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Comparing ourselves part 2

In the last post, we talked about comparing ourselves with others and stated that when we do so we can, on one hand, judge ourselves to fall short of expectations or, on the other hand, judge ourselves superior to the other person and condemn them.  There is another effect that can happen when we compare ourselves to others: We get discontent!

Comparing leads to discontent

In Matthew’s Gospel, Jesus tells of a landowner who agreed with some workers to pay a  denarius for the day’s work. A few hours later he went to a second group and promised to pay “what is right” and still later on to another group and finally, one group who only worked one hour for the whole day.

And when evening came, the owner of the vineyard said to his foreman, ‘Call the laborers and pay them their wages, beginning with the last, up to the first.’ And when those hired about the eleventh hour came, each of them received a denarius. Now when those hired first came, they thought they would receive more, but each of them also received a denarius. And on receiving it they grumbled at the master of the house, saying, ‘These last worked only one hour, and you have made them equal to us who have borne the burden of the day and the scorching heat.’ But he replied to one of them, ‘Friend, I am doing you no wrong. Did you not agree with me for a denarius? Take what belongs to you and go. I choose to give to this last worker as I give to you. Am I not allowed to do what I choose with what belongs to me? Or do you begrudge my generosity?’ (Mat 20:8-15)

By comparing themselves with the others (Who worked more?, Who had it harder?, Who was more valuable?) they had decided they were better and got upset. The fact is that the last group didn’t deserve what they were paid but the first group didn’t deserve to be paid more. The owner was a generous man…and a fair one.

Another thing we do is compare the job or task of others to our own. We get discouraged if someone has an easier job…or at least what we perceive to be easier. Jesus and Peter had a conversation like this.

 (Jesus) said to him, “Follow me.” Peter turned and saw the disciple whom Jesus loved following them, the one who also had leaned back against him during the supper and had said, “Lord, who is it that is going to betray you?” When Peter saw him, he said to Jesus, “Lord, what about this man?” Jesus said to him, “If it is my will that he remain until I come, what is that to you? You follow me!” So the saying spread abroad among the brothers that this disciple was not to die; yet Jesus did not say to him that he was not to die, but, “If it is my will that he remain until I come, what is that to you?” (Joh 21:19-23)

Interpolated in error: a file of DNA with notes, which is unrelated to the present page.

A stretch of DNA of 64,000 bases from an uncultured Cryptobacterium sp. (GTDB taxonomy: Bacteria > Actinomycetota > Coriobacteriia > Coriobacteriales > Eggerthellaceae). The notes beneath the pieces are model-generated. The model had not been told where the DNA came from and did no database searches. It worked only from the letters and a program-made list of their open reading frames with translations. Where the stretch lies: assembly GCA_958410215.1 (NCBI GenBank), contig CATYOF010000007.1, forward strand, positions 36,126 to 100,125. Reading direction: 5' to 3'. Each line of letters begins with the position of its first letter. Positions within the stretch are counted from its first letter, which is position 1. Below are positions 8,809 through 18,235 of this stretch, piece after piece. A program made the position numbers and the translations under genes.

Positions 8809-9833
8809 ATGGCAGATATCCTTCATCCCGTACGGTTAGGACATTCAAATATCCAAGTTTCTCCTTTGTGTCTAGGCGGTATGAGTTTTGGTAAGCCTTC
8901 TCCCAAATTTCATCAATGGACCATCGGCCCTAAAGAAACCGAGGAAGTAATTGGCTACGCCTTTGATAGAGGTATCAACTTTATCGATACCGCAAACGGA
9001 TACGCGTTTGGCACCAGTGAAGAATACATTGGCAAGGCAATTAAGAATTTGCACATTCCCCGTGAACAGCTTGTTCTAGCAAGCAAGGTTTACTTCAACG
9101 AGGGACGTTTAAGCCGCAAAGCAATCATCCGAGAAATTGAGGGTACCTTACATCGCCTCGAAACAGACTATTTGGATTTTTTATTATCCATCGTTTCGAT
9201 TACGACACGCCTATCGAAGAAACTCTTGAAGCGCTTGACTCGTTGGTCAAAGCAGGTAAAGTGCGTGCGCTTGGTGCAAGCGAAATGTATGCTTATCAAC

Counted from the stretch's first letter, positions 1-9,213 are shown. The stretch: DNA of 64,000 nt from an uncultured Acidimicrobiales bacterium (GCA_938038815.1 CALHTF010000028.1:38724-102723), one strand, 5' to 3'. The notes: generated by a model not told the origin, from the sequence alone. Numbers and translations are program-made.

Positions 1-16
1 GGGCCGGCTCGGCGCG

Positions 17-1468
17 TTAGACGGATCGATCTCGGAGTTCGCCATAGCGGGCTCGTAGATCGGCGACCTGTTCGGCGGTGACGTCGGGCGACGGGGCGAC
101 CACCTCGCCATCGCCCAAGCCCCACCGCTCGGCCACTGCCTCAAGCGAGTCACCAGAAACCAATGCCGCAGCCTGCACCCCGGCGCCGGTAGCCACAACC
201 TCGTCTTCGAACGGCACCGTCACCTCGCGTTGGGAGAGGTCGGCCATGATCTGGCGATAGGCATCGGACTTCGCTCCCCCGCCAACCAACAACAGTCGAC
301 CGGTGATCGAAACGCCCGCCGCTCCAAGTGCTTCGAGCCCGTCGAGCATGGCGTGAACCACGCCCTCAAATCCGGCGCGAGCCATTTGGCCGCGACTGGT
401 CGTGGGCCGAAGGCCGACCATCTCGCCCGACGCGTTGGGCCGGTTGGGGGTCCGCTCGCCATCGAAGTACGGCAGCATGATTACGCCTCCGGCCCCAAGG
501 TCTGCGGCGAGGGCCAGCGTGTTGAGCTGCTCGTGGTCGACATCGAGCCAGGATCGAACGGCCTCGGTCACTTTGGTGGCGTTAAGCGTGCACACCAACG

We are often interested in the other person’s affairs but we need to pay attention to our own.  We think that maybe they have a better task or one that is more fun. Sometimes we wonder how they landed that job. We see them sitting down and wonder if they are doing their job.  Who cares? Just do yours!

In the Psalms, Aseph confessed to envy when he said:

But as for me, my feet had almost stumbled, my steps had nearly slipped. For I was envious of the arrogant when I saw the prosperity of the wicked. For they have no pangs until death; their bodies are fat and sleek. They are not in trouble as others are; they are not stricken like the rest of mankind. (Psa 73:2-5)

But it is just comparison. Look at the wicked…they are prosperous, nothing bad happens to them, they are well fed, don’t get into trouble….everyone else who plays by the rules suffers. It is a comparison of how well others are and how bad I am. It isn’t even based on a true reality because this comparison does not take into account the spiritual prosperity the righteous have.

Remember, the grass may seem greener on the other side of the fence but it is just as hard to cut.

The problems of comparing ourselves with others.

Paul said that those who compare themselves with others lack understanding. Whether it be in who is the best preacher or who is the best trombone player, it is useless to compare yourself with others. If you compare yourself with someone for what they have…not for who they are, the results of your comparisons are going to cause problems.

The disciples of Jesus were comparing themselves to each other. Who is going to be the greatest. Can you imagine what that conversation was like?

Andrew: Well, I went and found Peter

Peter: Well, I am the oldest. (editor: we don’t know if Peter was the oldest)

John: He loves me more.

Judas: I am the one He trusts with the money

Nathaniel: He said I was without guile.

I am taller, I am more handsome, I know more people, I am smarter, I am younger….Yada yada yada.